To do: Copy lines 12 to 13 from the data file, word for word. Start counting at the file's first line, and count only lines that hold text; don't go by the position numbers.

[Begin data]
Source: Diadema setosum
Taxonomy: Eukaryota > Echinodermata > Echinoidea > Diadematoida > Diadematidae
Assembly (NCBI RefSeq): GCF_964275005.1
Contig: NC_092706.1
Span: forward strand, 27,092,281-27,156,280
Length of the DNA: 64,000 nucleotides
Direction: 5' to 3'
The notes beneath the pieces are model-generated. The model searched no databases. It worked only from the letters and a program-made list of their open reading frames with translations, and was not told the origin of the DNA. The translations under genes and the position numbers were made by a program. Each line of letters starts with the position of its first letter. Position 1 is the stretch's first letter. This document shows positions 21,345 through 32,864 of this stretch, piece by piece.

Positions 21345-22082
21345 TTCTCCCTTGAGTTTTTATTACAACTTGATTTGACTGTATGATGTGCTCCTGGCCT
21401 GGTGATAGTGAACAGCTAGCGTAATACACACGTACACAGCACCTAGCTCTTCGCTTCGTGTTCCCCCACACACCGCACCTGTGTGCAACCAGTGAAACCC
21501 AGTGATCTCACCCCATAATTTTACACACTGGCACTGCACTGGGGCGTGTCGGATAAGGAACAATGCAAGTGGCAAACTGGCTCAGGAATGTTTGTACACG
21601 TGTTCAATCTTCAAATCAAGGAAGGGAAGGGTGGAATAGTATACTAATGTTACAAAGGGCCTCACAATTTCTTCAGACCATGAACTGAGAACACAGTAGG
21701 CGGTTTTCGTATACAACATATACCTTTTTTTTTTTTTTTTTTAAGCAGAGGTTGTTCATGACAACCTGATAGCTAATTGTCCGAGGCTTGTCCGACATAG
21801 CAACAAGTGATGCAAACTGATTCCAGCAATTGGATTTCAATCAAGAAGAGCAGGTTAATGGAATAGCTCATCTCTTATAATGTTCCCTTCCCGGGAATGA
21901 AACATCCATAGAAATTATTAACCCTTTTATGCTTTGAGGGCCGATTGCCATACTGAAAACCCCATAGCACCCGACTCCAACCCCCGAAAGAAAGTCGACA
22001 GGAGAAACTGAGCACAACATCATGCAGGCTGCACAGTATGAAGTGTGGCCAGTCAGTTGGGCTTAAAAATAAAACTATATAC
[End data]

21501 AGTGATCTCACCCCATAATTTTACACACTGGCACTGCACTGGGGCGTGTCGGATAAGGAACAATGCAAGTGGCAAACTGGCTCAGGAATGTTTGTACACG
21601 TGTTCAATCTTCAAATCAAGGAAGGGAAGGGTGGAATAGTATACTAATGTTACAAAGGGCCTCACAATTTCTTCAGACCATGAACTGAGAACACAGTAGG